Vaccine mandates: Will NYC require Covid-19 vaccine for dining? Mayor hints at coming change

Vaccine mandates: Will NYC require Covid-19 vaccine for dining? Mayor hints at coming change
New York City Mayor Bill de Blasio speaks at a food shelf in Bed Stuy, Brooklyn, on April 14, 2020, in New York City (Scott Heins/Getty Images)

The sharp rise in Covid-19 cases fuelled by the Delta variant has got American politicians and healthcare professionals thinking. There's now an urgent need to bring restrictions in, or the nation would need to return to a full lockdown. In New York City, Mayor Bill de Blasio has hinted that vaccine mandates may be the way to go, which has predictably caused widespread concern on social media.

As the Delta variant rips across the US and the world, governments have been forced to reintroduce several measures from 2020. Recently, the CDC reintroduced its mask mandate, even for fully vaccinated individuals. The Joe Biden administration has also moved to make the vaccine mandatory for all federal employees and contractors. The NFL has moved to credit canceled games as a loss, in case of Covid-19 outbreaks, encouraging players to get their jabs. 


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Despite the very real threat posed by the Delta variant, conservatives and the GOP have continued to push back with their own measures, including the lack of any measures in Arkansas. In NYC though, it's a very different story. Guided by experts and science, Mayor de Blasio hinted that New Yorkers could face increased restrictions in the coming days. The Big Apple is currently a major hotspot for Covid-19, with a current seven-day average of 1,049 cases, up from 172 on July 4.  

People pose for a picture after getting Covid-19 vaccinations at Grand Central Terminal on May 12, 2021, in New York City (Spencer Platt/Getty Images)

Will vaccines be required for dining?

Mask mandates and social distancing guidelines have so far proven ineffective in combating the Delta variant, which is why De Blasio is considering a vaccine mandate. In an interview with CNN, the Mayor said, "all options are on the table" to tackle the Delta variant. He then went on to indirectly hint at vaccine mandates dictating what New Yorkers can and cannot do. "What's going to happen, bluntly, is that folks who are vaccinated are going to be able to experience all the things that they love in the life of this city and this country," he said.

De Blasio added, "And the folks who are not vaccinated are going to find that too many things that they want to do, they can't do unless they're vaccinated. That has to be the reality because people will respond to that." If you doubt whether that applies to dining, De Blasio openly praised the actions of Union Square Hospitality Group. On July 29, the CEO of Union Square Danny Meyer announced that all employees must be vaccinated by September 7 and that diners too would require proof of vaccination.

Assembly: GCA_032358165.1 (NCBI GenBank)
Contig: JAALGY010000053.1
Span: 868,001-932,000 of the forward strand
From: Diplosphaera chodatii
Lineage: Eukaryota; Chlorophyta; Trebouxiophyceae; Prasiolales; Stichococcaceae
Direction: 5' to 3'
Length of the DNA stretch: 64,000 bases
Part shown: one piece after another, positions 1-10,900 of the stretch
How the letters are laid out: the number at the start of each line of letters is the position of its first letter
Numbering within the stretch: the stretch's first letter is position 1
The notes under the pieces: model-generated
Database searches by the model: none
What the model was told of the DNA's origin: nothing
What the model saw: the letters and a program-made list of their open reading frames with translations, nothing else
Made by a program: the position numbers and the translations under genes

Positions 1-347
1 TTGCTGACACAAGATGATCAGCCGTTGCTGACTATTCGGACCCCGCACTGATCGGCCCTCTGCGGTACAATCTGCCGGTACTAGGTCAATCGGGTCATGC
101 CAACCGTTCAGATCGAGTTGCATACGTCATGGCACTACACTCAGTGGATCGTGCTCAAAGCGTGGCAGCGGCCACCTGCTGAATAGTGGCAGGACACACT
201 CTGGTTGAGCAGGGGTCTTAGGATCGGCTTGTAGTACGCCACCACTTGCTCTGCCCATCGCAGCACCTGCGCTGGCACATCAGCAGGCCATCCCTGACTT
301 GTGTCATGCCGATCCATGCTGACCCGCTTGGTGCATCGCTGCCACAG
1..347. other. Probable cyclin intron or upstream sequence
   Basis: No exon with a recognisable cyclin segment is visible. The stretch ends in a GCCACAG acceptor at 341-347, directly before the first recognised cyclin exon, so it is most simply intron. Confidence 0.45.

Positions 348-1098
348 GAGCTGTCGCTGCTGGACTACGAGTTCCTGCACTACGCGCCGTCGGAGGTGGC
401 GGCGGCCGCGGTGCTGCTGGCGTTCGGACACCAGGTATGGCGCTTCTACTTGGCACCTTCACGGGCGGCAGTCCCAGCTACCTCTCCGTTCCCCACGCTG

After Meyer made that announcement, de Blasio's office put out a statement saying it "supported and encouraged" the move, and called it the "path forward" for the city. Over the past week, the Mayor has also publicly confirmed that vaccinations are "the whole ballgame". He told CNN, "The main event is vaccination. Masks can be helpful. They don't change the basic reality. Vaccination does. So what we want to make sure is everything we do supports vaccination."

A sign outside a restaurant reads "Please do not enter without a face covering" in the Brooklyn neighborhood of Borough Park on October 5, 2020, in New York City (Spencer Platt/Getty Images)

Like other states and cities around the world, NYC has attempted to incentivize the vaccines with offers like $100, free tickets, memberships, or gifts. However, the efforts haven't proven to be helpful enough. "We've tried incentives for months and months. We've tried being communicative and open and compassionate, and all that was good, but we need something also tough at this point," de Blasio said. He warned, "We're climbing the ladder in terms of more mandates, tougher and tougher measures to make sure people are vaccinated."

So far, the Mayor hasn't announced a public order mandating vaccines for dining but could be forced to as the GOP and conservatives continue to spread fear and misinformation, leading many to shun the shot. On social media too, people are continuing to push back against any efforts to stem the pandemic. 

People wait inside Manhattan’s Javits Center which recently opened as a COVID vaccination site on January 13, 2021, in New York City (Spencer Platt/Getty Images)

'Stop playing with our medical freedom'

"Dictator Blasio wanting to be Hitler," one person tweeted in response to the news. Another said, "@BilldeBlasio the real criminals are running around lose in your city and they are not the unvaccinated ones." One user tweeted, "@BilldeBlasio go ahead and pass that mandate. Watch the outrage you’ll spark in NY. Stop playing with our medical freedom."




Other social media users have resorted to posting misinformation and fake news about the vaccine. Ultimately though, their efforts may be in vain. Data increasingly shows vaccination is the only way to end the pandemic, and governments are already gearing up for vaccine mandates. So far, Indonesia, Turkmenistan, Russia, and France have already imposed some kind of vaccine mandate on the general public. Greece, Hungary and Italy have introduced mandates for healthcare workers. It is possible the US could join, albeit in patches if people don't volunteer to help end the pandemic.

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